COVID-19 has been a frightening global crisis. It’s not just the health concerns that it poses, either. COVID-19 has also highlighted weaknesses in the way that many businesses of all sizes operate, and showed us just how little thought has gone into continuity through a crisis.
The good news is that technology solutions are allowing organizations to adapt, and while the impact and costs of the disease are still yet to be fully understood, many legal organizations and other businesses have been very effective in leveraging automation to continue operating through the crisis.
Pandemic accelerates shift toward work-from-home
The most visible impact of COVID-19 is that working from home rapidly shifted from a “nice to have” conversation to something mandatory. Before the pandemic broke there was already plenty of research that was going into the benefits of enabling a work from home culture.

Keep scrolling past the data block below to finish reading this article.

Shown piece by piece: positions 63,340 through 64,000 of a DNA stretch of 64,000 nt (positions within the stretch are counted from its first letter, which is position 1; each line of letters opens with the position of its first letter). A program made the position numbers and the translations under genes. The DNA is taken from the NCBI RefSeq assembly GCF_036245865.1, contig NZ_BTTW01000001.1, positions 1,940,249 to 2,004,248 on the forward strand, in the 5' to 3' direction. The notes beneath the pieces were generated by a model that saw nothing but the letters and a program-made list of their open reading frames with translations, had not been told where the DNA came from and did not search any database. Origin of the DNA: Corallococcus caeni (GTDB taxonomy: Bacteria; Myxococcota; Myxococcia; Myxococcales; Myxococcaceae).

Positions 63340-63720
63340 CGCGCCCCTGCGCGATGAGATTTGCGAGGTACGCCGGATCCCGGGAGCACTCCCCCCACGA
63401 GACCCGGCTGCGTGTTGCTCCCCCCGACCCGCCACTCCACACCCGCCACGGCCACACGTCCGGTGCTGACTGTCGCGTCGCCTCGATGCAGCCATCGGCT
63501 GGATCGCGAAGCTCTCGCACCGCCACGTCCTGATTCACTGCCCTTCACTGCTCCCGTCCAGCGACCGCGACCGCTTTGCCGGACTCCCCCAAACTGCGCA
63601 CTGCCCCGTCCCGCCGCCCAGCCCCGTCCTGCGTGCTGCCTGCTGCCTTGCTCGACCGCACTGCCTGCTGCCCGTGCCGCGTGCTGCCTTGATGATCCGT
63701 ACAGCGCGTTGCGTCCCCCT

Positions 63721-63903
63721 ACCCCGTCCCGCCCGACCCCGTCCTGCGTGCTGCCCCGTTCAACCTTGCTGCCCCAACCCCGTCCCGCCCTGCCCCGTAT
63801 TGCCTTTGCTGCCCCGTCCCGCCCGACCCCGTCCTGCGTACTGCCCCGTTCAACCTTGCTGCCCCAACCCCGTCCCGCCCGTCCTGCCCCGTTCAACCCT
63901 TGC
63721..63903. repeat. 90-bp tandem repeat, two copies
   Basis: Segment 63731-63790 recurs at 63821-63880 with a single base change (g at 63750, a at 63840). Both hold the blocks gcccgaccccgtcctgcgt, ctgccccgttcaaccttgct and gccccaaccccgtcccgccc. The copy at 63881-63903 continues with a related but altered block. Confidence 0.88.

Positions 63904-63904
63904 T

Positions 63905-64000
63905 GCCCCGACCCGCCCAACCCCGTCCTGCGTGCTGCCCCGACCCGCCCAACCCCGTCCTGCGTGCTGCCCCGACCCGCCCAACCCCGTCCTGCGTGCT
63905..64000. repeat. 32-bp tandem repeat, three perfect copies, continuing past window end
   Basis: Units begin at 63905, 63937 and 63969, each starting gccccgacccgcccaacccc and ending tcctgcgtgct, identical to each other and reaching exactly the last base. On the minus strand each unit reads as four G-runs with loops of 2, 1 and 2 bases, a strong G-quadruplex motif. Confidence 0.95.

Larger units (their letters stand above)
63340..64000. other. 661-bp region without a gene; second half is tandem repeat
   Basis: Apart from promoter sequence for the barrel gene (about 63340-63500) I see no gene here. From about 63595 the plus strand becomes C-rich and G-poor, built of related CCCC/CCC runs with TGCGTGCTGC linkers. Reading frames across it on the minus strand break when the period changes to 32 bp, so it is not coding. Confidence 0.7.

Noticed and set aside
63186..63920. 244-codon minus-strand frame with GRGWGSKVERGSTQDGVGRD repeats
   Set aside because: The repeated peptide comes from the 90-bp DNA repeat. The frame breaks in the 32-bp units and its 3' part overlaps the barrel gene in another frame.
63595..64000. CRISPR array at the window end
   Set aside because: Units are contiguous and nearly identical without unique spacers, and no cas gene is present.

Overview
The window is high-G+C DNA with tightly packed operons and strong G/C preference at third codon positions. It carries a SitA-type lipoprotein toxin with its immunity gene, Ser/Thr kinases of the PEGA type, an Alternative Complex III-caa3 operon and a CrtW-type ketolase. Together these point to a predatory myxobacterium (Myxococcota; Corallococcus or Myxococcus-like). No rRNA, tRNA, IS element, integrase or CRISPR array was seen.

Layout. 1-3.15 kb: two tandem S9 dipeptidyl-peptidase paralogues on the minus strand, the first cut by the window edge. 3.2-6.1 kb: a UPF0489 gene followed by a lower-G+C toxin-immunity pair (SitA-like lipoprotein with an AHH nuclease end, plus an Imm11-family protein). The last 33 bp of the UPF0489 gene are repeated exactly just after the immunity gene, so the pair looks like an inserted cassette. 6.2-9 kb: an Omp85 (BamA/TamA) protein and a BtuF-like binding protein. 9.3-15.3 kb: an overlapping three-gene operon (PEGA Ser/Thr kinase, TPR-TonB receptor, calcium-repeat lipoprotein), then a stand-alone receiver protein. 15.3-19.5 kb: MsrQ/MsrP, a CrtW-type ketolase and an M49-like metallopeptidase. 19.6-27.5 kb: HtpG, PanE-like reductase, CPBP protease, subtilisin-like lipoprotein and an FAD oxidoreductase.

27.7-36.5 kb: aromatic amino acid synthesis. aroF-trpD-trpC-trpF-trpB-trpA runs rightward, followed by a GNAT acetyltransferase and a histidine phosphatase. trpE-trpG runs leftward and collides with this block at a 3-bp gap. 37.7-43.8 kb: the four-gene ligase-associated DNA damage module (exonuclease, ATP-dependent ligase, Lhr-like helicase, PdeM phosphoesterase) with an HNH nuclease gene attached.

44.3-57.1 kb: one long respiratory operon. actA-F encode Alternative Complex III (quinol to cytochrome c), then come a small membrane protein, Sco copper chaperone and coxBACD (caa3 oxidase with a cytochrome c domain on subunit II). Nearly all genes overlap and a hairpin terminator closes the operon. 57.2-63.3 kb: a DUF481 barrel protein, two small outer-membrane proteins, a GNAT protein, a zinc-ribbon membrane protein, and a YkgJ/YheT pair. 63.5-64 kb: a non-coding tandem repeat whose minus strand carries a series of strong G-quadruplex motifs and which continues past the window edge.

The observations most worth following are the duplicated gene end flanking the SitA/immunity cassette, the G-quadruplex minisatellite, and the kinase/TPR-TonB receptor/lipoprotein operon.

For example, a Stanford University study of a major Chinese business back in 2017 found that enabling call center staff to work from a home improved performance by 13 percent and saved the company on the costs of running its central office location.
Another study by a major retailer, Staples, way back in 2011 found that employees that worked from home experienced 25 percent less stress and were able to maintain a better work-life balance, which significantly improved retention and the cultural health of the organization.